Breastfeeding in the first few days

The first few days of breastfeeding experience are a critical component of a successful breastfeeding journey. Usually hospitals have nurses and lactation consultants that are available to offer guidance and assistance making it a perfect time for new mothers to learn about latching, positioning, and milk production. The first couple of days of breastfeeding in the hospital allows mothers to learn some basics of breastfeeding in a hands-on manner and establish their milk supply.

Take advantage of the resources available in the hospital to help you start your breastfeeding journey.

  • Identify a lactation coach at the hospital that you could seek help/advice from
  • Ensure your baby sleeps in the same room as you
  • Breastfeed your baby on demand, whenever they show signs of hunger or interest in feeding. This may be as often as every hour in the first few days. Remember, babies have small stomachs and need to feed frequently. Putting your baby to the breast every few hours will also stimulate milk production and help you build your milk supply. 
  • Avoid giving any other foods or liquids to your baby during this time, including water, formula or pacifiers. Supplementation can interfere with the natural process of breastfeeding. Inform the hospital that you wish to breastfeed exclusively, no supplements unless necessary and that you wish to avoid using soothers.
  • Use a breast pump if you are unable to breastfeed your baby directly.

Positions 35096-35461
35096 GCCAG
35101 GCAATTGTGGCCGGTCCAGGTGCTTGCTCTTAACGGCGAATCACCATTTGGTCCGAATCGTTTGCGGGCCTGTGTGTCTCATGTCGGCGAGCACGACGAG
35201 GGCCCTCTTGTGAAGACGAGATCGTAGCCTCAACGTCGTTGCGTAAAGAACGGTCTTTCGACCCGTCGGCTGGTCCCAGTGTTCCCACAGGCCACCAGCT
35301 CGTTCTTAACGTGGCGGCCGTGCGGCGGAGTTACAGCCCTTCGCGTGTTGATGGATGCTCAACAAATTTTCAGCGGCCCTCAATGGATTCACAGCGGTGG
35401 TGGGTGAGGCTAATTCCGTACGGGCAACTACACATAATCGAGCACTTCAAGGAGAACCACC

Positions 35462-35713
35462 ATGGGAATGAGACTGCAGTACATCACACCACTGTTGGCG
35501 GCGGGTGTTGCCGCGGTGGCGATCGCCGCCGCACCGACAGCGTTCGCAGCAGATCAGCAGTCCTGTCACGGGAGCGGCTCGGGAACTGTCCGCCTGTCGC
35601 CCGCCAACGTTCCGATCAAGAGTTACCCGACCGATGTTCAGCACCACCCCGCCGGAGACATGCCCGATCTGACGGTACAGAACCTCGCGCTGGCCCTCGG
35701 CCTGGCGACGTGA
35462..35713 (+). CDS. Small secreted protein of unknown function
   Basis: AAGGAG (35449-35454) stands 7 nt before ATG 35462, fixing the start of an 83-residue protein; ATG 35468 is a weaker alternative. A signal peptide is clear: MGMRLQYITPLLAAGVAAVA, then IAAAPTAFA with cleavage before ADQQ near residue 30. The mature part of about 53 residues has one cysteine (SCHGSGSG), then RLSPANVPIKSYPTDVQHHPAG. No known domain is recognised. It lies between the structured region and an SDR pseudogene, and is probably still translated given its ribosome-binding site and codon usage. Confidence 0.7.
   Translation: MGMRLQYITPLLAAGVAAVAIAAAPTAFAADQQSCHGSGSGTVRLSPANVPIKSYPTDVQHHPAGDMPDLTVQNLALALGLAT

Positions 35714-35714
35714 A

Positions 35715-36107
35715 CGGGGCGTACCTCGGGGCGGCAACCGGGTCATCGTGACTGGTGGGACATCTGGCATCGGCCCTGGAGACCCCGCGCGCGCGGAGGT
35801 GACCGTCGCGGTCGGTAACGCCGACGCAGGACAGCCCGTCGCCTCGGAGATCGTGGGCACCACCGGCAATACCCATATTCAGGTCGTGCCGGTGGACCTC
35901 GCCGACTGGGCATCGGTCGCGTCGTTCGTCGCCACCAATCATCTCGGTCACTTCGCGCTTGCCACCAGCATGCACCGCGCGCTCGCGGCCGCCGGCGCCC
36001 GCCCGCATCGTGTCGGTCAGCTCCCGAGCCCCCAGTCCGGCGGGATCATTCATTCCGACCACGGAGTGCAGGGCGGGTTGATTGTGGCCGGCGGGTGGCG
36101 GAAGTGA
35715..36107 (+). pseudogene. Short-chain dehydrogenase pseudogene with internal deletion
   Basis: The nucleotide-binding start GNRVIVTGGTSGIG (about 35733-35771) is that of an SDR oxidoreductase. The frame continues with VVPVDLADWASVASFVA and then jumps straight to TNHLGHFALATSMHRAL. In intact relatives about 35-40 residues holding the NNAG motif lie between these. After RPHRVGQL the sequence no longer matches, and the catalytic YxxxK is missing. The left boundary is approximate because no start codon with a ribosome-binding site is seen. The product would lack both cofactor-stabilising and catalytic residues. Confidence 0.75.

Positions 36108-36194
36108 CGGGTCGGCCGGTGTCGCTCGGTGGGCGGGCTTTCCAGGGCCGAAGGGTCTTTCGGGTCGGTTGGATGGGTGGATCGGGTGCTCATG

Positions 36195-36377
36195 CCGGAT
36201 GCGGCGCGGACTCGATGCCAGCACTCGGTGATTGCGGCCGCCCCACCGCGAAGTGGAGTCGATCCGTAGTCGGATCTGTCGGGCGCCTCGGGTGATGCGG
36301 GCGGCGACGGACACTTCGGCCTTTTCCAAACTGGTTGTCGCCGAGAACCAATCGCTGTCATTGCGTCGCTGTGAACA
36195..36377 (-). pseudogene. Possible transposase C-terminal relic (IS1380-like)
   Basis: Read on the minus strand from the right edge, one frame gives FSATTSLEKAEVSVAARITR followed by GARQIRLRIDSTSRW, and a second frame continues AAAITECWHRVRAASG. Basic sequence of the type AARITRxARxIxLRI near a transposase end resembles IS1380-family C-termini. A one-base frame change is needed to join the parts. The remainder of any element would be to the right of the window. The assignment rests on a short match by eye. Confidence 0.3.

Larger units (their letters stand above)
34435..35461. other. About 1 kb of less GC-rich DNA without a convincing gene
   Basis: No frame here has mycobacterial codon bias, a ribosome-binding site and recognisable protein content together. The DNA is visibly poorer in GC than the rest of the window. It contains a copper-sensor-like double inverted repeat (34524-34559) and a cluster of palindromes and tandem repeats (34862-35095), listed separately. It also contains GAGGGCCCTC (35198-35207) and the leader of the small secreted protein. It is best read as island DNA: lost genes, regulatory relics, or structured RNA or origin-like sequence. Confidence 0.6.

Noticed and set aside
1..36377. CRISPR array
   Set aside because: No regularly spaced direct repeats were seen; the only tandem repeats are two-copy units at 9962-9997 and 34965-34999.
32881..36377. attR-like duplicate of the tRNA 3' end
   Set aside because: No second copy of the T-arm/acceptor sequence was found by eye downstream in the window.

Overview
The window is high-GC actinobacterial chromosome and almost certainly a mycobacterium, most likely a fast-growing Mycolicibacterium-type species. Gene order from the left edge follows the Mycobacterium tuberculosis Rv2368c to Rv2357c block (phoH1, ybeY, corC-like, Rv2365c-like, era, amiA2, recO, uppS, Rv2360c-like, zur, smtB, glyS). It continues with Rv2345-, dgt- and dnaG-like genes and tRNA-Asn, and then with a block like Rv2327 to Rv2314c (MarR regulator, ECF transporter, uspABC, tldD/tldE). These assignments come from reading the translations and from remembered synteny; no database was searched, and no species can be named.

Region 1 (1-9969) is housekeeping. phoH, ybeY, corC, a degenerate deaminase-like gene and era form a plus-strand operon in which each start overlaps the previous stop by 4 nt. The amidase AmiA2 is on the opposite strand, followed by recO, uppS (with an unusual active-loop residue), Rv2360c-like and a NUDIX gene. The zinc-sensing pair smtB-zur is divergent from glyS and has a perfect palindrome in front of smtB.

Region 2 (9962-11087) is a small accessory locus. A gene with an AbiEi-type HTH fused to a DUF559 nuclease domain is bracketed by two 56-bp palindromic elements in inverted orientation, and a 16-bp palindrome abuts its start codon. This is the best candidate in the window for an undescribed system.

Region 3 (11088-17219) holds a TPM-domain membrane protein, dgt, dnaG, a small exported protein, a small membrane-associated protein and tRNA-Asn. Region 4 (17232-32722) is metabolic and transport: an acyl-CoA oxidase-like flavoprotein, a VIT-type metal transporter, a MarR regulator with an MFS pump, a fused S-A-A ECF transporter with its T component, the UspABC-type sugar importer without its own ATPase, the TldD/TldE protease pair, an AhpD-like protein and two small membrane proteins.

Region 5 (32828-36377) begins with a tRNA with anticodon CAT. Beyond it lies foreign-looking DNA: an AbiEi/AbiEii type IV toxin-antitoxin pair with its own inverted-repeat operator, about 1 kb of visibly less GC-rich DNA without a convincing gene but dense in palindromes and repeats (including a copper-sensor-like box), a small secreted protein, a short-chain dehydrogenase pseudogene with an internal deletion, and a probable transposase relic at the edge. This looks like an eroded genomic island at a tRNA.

• Monitor your baby’s feeding patterns and output (wet diapers and stools) to ensure they are getting enough milk. By day five your baby should have at least six wet diapers and three yellow stools per day. You could track this in an app, on your phone or in a diary. 
  • Seek help from the lactation coach if you need guidance on how to position and latch your baby onto your breast or if you have any concerns about your milk supply or your baby’s weight gain.
  • Learn the techniques of breast massage, this will help avoid engorgement. Learn about the various breastfeeding positions and basic breastfeeding techniques. Getting these basics right can go a long way in establishing breastfeeding.

In this video, you will learn about 5 tips for successful Breastfeeding:

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Initiating breastfeeding early can make a big difference in your breastfeeding experience and your baby’s health. Remember that you are not alone in this journey – there are many resources and support groups available online or in person to help you overcome any challenges along the way. For more on breastfeeding read our other blog post containing tips for successfully breastfeeding. At Veira we have coaches that are certified lactation counsellors and can help you as you establish and continue breastfeeding. If you have questions or are struggling with breastfeeding issues, book a call with a Veira Coach for breastfeeding support and professional advice. We also have an online course “Guide to Breastfeeding” which covers the basics of breastfeeding, the common issues breastfeeding moms encounter. It is packed with resources such as videos, breastfeeding plan template, trackers, checklists, shopping lists etc. to help you plan for, establish and continue with breastfeeding successfully. Happy Breastfeeding!